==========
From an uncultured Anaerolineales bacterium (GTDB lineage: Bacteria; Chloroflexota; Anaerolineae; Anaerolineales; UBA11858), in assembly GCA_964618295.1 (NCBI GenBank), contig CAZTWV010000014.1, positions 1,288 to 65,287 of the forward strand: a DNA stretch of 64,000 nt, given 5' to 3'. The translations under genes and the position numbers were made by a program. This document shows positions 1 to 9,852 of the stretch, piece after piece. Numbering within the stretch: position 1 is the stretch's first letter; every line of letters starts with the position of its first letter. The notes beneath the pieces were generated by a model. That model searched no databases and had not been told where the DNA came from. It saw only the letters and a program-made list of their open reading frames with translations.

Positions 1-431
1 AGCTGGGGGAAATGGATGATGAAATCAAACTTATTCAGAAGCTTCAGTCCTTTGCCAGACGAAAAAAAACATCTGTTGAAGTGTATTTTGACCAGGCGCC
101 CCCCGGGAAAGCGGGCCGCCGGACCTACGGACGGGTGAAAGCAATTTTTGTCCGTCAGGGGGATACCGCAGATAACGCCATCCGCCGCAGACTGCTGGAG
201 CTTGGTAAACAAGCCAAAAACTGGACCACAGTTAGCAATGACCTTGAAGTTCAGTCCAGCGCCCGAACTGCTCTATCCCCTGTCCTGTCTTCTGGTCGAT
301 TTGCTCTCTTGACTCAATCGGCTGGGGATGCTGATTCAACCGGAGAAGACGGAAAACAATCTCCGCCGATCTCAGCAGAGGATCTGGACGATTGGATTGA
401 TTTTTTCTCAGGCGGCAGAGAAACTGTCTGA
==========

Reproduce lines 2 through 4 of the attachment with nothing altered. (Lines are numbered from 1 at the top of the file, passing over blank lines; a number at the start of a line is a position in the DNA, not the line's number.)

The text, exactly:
Positions 1-431
1 AGCTGGGGGAAATGGATGATGAAATCAAACTTATTCAGAAGCTTCAGTCCTTTGCCAGACGAAAAAAAACATCTGTTGAAGTGTATTTTGACCAGGCGCC
101 CCCCGGGAAAGCGGGCCGCCGGACCTACGGACGGGTGAAAGCAATTTTTGTCCGTCAGGGGGATACCGCAGATAACGCCATCCGCCGCAGACTGCTGGAG